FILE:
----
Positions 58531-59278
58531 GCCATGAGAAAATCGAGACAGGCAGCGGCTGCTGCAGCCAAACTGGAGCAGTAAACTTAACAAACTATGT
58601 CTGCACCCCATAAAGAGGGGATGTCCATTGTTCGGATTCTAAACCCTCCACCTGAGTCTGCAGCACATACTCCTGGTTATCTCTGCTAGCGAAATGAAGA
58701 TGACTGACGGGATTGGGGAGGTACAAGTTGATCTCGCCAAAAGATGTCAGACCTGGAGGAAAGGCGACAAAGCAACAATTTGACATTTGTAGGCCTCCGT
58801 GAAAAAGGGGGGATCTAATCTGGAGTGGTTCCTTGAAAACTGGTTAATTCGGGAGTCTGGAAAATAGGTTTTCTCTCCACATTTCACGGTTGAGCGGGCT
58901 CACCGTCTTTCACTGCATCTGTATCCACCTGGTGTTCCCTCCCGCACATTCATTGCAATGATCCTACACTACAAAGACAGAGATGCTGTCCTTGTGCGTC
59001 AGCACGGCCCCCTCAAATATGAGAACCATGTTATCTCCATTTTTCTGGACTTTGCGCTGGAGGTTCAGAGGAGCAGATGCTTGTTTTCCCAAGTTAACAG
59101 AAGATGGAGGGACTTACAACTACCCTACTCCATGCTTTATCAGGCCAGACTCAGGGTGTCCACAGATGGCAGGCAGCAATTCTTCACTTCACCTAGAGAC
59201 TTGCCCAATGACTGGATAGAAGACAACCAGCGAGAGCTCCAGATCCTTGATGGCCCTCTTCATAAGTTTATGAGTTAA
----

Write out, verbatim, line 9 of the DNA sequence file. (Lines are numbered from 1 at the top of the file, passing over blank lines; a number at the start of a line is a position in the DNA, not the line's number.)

59201 TTGCCCAATGACTGGATAGAAGACAACCAGCGAGAGCTCCAGATCCTTGATGGCCCTCTTCATAAGTTTATGAGTTAA